January 30, 2013
Paying homage to Super Bowl trailblazer Willie Wood
By PAUL WOODS, Special to QMI Agency

Willie Wood blazed a trail that allowed African-American men such as Tony Dungy, Mike Tomlin and Mike (Pinball) Clemons to win championships as head coaches. (Paul Woods/Special to QMI Agency)

WASHINGTON - He was an unwanted player who defied the odds to become a perennial all-star, a highly respected member of a sporting dynasty and a Hall of Famer.

In what came to be known as Super Bowl I, he made the key play that propelled his team, the Green Bay Packers, to a victory that cemented their status as the football powerhouse of the 1960s.

Later, he became a civil rights pioneer, blazing a trail that allowed African-American men such as Tony Dungy, Mike Tomlin and Mike (Pinball) Clemons to win championships as head coaches.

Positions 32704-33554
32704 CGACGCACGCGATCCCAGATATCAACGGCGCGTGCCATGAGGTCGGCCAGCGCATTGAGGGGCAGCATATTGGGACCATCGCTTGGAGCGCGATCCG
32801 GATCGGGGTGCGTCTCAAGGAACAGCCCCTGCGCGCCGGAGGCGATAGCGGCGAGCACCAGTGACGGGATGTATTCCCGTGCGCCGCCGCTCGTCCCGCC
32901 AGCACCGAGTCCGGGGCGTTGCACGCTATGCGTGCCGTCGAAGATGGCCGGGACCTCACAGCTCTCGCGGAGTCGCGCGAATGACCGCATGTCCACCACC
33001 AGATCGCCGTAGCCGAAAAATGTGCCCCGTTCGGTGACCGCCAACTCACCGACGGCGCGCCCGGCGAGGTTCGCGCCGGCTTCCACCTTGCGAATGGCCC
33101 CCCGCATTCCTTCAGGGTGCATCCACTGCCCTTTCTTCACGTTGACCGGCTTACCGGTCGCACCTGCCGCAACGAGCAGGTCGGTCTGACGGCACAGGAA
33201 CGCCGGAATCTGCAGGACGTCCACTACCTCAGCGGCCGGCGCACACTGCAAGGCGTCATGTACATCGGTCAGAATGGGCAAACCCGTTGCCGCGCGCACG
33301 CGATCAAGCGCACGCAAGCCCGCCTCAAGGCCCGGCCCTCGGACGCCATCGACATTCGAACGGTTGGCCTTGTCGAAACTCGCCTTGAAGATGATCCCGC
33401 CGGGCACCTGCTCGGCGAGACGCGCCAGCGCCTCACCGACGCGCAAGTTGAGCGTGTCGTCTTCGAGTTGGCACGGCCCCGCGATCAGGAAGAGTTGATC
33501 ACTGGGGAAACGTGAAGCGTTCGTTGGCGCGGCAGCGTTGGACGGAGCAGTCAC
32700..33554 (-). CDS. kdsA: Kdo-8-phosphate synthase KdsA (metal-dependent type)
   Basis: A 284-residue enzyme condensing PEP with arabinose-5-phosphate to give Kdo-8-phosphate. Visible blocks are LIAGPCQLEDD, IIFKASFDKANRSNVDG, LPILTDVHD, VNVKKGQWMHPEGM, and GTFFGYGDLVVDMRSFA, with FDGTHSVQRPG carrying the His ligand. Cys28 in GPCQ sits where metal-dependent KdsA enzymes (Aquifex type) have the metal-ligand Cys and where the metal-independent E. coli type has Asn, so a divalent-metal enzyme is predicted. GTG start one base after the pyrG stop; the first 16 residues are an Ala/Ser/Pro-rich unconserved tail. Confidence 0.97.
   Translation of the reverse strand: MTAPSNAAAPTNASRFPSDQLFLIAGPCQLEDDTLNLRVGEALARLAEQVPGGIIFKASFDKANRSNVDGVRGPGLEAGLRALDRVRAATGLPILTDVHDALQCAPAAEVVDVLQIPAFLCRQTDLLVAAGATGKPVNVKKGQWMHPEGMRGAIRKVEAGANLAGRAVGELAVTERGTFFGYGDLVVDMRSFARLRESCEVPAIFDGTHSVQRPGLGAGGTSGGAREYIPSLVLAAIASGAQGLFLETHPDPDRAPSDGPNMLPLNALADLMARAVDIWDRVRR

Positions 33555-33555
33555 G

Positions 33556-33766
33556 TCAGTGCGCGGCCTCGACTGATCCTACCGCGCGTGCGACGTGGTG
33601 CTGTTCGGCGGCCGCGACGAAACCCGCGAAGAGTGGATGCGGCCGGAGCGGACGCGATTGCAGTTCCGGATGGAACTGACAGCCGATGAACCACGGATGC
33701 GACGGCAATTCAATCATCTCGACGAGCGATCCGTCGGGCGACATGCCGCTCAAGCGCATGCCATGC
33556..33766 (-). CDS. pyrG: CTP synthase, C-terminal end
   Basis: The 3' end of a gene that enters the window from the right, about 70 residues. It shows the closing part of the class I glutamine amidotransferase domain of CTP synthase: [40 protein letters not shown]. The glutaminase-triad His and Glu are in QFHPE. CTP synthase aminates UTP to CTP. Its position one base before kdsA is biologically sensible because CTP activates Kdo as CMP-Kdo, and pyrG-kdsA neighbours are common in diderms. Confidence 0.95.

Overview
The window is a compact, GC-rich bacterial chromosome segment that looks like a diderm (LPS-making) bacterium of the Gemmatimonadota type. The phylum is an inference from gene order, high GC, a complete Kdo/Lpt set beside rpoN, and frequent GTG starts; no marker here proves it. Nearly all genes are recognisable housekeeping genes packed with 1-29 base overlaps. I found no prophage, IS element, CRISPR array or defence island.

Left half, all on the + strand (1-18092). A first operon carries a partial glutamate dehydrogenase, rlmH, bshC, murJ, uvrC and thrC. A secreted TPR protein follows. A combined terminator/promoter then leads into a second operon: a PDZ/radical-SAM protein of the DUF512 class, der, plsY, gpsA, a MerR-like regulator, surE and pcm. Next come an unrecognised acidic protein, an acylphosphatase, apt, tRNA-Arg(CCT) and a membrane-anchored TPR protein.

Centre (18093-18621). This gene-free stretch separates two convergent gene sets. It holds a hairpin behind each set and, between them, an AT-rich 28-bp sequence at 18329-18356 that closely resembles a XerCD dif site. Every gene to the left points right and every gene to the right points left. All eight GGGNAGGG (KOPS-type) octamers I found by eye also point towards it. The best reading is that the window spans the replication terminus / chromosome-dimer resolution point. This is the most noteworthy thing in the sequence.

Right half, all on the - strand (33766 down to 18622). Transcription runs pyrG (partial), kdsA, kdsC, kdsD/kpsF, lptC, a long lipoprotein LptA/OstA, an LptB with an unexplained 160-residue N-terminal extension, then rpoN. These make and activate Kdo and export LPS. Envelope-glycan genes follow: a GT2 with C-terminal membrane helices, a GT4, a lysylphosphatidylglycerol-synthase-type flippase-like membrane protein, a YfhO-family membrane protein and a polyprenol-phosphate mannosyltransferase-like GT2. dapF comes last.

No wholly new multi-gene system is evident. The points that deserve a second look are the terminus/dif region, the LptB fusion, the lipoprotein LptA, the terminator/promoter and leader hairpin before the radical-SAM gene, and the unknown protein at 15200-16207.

But on Sept. 14, 1981, Willie Wood was just another fired coach of the Toronto Argonauts — the 13th man to take that fall in 25 years.

Wood’s sudden departure from Toronto, after the Argonauts lost their first 10 games of the 1981 season, was destined to become one more sad footnote in a miserable three decades for the franchise. To many Argos fans, he was forgotten almost the instant he vanished from the scene.



CANOE.CA SLAM!